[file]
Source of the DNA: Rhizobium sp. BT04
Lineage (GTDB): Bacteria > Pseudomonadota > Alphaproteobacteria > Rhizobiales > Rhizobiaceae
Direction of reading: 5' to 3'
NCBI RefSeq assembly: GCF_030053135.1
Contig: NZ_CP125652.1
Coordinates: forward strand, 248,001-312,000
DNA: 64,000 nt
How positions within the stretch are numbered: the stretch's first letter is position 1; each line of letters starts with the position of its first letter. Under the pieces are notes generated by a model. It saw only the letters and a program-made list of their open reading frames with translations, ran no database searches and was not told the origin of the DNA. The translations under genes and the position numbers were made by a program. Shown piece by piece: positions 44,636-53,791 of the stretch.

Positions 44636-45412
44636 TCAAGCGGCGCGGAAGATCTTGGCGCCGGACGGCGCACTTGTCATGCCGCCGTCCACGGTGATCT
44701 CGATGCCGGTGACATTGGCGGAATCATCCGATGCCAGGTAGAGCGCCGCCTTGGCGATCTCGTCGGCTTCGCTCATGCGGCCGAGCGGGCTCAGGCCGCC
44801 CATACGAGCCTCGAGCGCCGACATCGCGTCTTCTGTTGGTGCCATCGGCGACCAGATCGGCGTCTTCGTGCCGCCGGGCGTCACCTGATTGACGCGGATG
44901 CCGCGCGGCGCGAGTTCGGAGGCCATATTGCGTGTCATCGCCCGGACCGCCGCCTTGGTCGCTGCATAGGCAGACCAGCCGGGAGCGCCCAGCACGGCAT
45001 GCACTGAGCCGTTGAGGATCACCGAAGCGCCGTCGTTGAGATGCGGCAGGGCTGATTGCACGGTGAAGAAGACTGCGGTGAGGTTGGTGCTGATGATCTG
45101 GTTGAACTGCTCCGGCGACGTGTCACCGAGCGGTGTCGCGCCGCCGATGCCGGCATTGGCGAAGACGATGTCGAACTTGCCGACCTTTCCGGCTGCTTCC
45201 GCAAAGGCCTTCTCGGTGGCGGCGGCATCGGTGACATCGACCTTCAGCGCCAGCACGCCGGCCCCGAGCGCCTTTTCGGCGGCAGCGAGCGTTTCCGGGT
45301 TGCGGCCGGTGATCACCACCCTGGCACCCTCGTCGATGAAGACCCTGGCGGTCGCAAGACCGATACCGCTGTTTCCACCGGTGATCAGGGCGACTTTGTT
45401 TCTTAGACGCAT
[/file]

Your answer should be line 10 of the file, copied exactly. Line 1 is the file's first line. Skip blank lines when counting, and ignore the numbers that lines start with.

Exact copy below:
44636 TCAAGCGGCGCGGAAGATCTTGGCGCCGGACGGCGCACTTGTCATGCCGCCGTCCACGGTGATCT